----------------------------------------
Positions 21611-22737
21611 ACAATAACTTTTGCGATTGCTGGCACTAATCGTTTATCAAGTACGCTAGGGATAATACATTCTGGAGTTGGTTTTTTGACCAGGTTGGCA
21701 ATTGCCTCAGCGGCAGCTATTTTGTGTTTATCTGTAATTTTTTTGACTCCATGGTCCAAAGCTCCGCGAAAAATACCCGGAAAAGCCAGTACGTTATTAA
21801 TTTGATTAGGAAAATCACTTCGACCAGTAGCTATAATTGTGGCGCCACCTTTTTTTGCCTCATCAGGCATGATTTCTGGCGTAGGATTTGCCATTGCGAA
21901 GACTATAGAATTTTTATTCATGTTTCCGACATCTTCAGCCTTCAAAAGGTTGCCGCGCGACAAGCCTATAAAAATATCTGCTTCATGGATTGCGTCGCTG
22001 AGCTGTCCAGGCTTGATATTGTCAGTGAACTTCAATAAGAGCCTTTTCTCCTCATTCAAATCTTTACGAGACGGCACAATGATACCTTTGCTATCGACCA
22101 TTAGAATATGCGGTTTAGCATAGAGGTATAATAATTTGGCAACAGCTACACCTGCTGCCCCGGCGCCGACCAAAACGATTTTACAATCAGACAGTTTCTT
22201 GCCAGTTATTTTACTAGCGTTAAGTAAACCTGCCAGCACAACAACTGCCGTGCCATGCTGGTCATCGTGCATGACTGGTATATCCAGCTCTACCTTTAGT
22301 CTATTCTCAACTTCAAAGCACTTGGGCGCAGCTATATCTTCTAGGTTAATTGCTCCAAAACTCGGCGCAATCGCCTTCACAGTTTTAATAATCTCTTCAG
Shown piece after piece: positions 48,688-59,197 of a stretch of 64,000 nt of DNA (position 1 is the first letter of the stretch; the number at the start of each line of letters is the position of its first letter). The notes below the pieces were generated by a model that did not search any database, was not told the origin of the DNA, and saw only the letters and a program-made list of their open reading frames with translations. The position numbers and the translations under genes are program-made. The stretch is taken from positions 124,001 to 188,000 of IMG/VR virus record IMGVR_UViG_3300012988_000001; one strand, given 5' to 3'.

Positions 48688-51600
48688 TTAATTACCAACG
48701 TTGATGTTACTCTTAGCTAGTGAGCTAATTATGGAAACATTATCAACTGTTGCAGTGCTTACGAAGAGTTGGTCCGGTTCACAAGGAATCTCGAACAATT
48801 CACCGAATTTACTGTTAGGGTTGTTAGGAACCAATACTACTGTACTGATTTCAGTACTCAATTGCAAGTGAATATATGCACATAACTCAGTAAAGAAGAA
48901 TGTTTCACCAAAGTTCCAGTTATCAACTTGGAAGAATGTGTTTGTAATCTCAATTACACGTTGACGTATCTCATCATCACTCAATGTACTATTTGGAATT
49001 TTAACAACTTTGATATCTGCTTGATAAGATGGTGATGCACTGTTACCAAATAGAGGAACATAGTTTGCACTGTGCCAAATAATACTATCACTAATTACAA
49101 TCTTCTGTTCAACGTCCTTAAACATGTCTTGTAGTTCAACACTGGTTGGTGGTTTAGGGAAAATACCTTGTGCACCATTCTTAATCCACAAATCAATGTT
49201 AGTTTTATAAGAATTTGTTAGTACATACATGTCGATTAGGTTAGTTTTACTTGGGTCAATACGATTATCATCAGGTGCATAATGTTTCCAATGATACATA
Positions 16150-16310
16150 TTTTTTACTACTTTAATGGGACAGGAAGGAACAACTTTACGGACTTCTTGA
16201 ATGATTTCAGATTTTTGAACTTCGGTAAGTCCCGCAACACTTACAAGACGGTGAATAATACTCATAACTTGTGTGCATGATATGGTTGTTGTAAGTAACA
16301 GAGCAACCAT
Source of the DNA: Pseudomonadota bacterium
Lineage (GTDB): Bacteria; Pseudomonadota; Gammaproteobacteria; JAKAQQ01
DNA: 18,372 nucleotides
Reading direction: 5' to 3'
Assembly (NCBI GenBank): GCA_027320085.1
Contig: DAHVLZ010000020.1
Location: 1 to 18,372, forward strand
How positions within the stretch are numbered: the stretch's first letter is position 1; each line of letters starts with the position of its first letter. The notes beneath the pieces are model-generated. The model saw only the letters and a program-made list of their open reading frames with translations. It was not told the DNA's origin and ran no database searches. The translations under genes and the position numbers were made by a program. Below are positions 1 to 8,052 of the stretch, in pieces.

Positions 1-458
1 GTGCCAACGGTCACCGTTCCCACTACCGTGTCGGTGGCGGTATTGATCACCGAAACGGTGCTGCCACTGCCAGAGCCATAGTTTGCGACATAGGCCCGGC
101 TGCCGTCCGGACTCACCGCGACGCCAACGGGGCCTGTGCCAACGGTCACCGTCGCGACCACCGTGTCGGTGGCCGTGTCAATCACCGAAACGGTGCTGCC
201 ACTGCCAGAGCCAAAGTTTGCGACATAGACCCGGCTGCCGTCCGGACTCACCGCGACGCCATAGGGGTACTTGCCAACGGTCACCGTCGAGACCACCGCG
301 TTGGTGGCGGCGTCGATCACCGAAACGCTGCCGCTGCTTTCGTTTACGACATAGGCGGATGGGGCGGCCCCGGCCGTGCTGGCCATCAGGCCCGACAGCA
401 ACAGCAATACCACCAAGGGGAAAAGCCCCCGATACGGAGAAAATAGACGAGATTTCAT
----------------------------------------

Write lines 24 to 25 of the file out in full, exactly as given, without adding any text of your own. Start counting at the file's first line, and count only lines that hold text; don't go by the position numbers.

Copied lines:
Lineage (GTDB): Bacteria; Pseudomonadota; Gammaproteobacteria; JAKAQQ01
DNA: 18,372 nucleotides